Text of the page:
Mom sighed. The silence grew. She finally said “I NEED you to come.” I was speechless. Thunderstruck! Mom had said she NEEDED me. Actually said it. Verbally out loud. In real time.

Privately I knew how hard it was to manage all us kids, do the shopping, plan the meals, shop for the meals, manage the money, do the taxes, ferrying us around. We had Annie Mae to do the major cleaning & some meals now, but just giving three boys baths resembled a soggy 3 ring circus. We were constantly cleaning up spills, taking off their jammies and putting on all their clothes, then taking off the clothes to put on jammies. With one spill of chocolate milk, the kid had to be redressed again. Putting caps & jackets & shoes on/off … it was endless. Plus James Webb was only 2 – at the mobile-but-no-judgment stage. However, I hadn’t known until this very minute that Mom saw this noisy chaos as anything but the normal way of things.

She had always tried to project a calm, composed manner. Totally in control. An entire box of cereal secretly dumped on the clean laundry? Get the whisk broom. Hose left on overnight? Sweep the flood into the flower bed. Gate left open so the pedigreed Weimaraner got out? Take the leash and search the neighborhood. Don’t forget the flashlight. She was the One Who Knew What to Do. I was the one doing 60% of the doing. To my mind.

Suddenly it became clear to me. A lightbulb went on! She couldn’t manage without me. She had NEVER been able to manage without me. I could see that now. I HAD to go. As a romantic (if sarcastic) teenager, the poet in me suddenly saw myself as the Loyal Sidekick. I was Chingachgook or Robin the Boy Wonder, trekking through snowdrifts at Mom’s side. Together we would manage! (I could hear “Dixie” began playing slowly & softly as the soundtrack.)

“I guess I’ll go then” I said sullenly.

Mom smiled and dropped my hand. She turned to the pile of laundry on her bed.

“Fine” she said “Now go finish the dishes.”

Polly Wanna Cracker, a Finger, a Nose?


You’ve no doubt seen those movies where the unsuspecting family welcomes a hitchhiker, distant cousin or long lost college roommate into their cheery lives. Soon the audience sees the eye twitch that signals “Hi. I’m a homicidal maniac. Just give me a half hour and you’ll all be in freezer bags labeled ‘lunch’.”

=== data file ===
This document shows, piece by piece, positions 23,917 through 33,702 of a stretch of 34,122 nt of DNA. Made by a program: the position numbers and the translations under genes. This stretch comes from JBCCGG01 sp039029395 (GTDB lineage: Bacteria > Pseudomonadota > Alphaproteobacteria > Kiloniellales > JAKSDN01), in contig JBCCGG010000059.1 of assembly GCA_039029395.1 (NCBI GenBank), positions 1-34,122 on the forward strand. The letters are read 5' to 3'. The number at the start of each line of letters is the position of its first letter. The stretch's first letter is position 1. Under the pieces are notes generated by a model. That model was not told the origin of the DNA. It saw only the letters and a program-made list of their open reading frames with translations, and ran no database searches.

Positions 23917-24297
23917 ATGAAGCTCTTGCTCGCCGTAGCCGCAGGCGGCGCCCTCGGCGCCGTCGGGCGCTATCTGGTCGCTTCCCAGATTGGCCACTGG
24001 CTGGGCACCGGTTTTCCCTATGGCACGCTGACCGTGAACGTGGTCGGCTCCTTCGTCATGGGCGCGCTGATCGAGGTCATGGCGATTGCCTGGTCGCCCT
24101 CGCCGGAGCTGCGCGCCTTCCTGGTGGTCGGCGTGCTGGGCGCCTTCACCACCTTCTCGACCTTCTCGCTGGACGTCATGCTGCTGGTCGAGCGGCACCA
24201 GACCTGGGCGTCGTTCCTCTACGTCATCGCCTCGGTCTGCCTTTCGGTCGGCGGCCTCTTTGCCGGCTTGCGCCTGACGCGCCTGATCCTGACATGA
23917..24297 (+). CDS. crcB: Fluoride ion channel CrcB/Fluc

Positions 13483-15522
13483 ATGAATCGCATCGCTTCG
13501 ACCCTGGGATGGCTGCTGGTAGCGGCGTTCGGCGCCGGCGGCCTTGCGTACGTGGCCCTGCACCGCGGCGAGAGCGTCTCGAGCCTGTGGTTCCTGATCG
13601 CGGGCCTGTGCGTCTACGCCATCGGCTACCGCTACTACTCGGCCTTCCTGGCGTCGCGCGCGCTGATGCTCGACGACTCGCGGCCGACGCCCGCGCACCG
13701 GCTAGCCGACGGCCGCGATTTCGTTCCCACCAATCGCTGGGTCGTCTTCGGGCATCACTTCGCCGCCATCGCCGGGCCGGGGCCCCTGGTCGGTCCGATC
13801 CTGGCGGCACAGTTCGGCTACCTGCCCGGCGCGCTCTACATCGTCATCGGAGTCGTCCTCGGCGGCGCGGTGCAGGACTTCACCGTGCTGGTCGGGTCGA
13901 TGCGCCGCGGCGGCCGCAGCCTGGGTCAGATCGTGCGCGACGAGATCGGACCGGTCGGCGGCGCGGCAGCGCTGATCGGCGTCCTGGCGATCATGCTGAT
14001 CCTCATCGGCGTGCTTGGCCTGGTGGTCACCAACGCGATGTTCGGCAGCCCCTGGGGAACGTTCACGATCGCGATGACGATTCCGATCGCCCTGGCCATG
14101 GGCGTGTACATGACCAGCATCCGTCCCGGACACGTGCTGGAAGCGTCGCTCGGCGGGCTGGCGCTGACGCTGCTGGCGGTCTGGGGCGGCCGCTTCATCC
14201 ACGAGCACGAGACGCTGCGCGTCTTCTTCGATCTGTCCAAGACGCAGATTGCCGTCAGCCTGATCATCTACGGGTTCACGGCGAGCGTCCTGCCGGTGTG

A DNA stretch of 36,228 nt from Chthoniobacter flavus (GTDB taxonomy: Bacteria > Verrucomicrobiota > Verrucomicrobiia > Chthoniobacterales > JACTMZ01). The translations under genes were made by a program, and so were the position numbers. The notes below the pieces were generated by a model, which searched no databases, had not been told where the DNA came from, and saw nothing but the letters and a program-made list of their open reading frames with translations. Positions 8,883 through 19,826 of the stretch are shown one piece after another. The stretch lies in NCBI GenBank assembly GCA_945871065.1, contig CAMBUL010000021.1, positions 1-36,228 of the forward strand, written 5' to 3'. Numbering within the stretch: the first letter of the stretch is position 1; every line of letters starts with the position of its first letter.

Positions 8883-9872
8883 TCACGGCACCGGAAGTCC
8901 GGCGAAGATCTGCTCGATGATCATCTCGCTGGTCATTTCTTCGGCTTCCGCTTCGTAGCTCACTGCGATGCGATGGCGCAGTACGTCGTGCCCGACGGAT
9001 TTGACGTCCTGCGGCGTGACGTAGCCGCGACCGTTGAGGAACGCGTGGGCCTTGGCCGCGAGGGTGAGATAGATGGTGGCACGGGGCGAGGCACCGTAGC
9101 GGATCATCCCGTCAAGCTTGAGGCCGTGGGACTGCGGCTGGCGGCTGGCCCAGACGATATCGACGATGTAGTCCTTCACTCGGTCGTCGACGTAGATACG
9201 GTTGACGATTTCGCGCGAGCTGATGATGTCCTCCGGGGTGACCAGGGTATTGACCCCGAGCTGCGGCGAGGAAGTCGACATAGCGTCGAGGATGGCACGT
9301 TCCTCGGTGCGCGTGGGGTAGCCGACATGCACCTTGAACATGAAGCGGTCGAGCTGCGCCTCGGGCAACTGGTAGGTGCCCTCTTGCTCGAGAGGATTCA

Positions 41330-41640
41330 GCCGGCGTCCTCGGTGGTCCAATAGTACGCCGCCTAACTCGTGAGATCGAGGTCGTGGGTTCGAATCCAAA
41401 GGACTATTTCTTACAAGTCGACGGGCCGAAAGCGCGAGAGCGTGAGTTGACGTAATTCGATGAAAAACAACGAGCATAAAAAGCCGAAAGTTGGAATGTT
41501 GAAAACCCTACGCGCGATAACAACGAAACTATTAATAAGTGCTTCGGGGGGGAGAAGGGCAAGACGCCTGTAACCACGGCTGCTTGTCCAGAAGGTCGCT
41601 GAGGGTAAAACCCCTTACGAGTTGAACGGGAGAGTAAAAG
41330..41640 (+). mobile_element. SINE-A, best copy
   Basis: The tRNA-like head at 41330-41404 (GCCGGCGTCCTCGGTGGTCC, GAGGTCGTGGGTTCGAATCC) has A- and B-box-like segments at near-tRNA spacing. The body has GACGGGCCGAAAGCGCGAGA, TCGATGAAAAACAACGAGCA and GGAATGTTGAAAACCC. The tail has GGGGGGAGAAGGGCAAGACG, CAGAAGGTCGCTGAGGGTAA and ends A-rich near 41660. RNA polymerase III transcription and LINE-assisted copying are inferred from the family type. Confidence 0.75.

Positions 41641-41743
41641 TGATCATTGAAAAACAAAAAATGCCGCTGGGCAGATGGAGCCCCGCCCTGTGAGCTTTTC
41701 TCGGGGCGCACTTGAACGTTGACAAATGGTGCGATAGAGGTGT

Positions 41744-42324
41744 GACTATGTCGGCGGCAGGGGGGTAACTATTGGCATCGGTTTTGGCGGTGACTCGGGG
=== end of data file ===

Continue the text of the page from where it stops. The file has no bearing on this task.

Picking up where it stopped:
Well, my family had seen the tell tale signals of Polly, the 75 year old parrot handed down from my great aunt Willie Belle Story Raines Roden to my grandparents and finally to us. Although we didn’t visit Auntie often, we had heard Polly would grab ya if she could. And there was her evil chuckle . . .

Once my grandparents had inherited the bird, it was obvious that a cunning devil spirit had arrived. B movies recycled on TV featured such creatures: fascinating, charming beauties who turned into Panther Ladies or Reptile Women intent on disemboweling you as you slept. Bright green Polly was lovely. She cocked her yellow head, cooed sweetly, and strutted with real grace. Her cage acrobatics were excellent too – a feathered Flying Wallenda!

Living in her cage in my grandparents’ kitchen, Polly soon found a source of major amusement: taunting my grandfather, Bampaw. Bampaw & Polly waged a roller coaster duel for years. He’d imitated a growling gorilla with bared fangs while poking her cage with a cane. She’d shriek and stretch out dagger talons to snag him. With false teeth protruding (his) and open beak bouncing (hers), you could almost see a family resemblance . . . They’d whip each other into frenzies. Hard to say if this was parrot abuse or grandad abuse – they seemed evenly matched.

Finally, Bampaw moved too slow while cleaning her cage bottom and Polly struck! She locked her jaws around the palm of his hand and wouldn’t let go. It took two people to get her off, with stitches, shots and a permanent scar for my grandpaw. Thereafter, he was more cautious. There was respect in his contempt. While spinning recipes for parrot stew, he’d declare that she was a tough ole bird – just like him.

When we inherited Polly, Mom laid down strict ground rules and located the bird in a safety zone in our kitchen corner. Present day friends have questioned the wisdom of bringing this convicted mutilater into a house with small children. At the time, there was no question. Polly was a relative, she’d been in our family since before Mom was born.

Everyone had weird kin – this was ALABAMA. Besides, Polly was much more entertaining than any of our other relatives and didn’t eat one tenth the amount of Aunt Ida Mae.

Ode to a Southern Belle


Summer 1944- Annette’s Engagement Picnic

“Boys only want one thing.” That’s what my mother said. That was the universal first wisdom about being with boys. You were supposed to believe your mother. She’d been there before. Where ever “there” was. She Knew.

I had met some of them, my mother’s “boys”. They were grownups by then. Their still-energetic eyes rode above small pouches on their cheeks. They flicked cigarette lighters with U.S. Army or U.S. Navy insignias on them and grinned warmly. I was little, they were big.

Their car horns tooted from our corner street, just as she had told me they did when she was in high school. My grandfather hadn’t let her go out on school nights for any reason. But a few boys would drive slowly by after school, give a little toot. A hello. “Boys!” My grand father would bark, “They only want one thing.”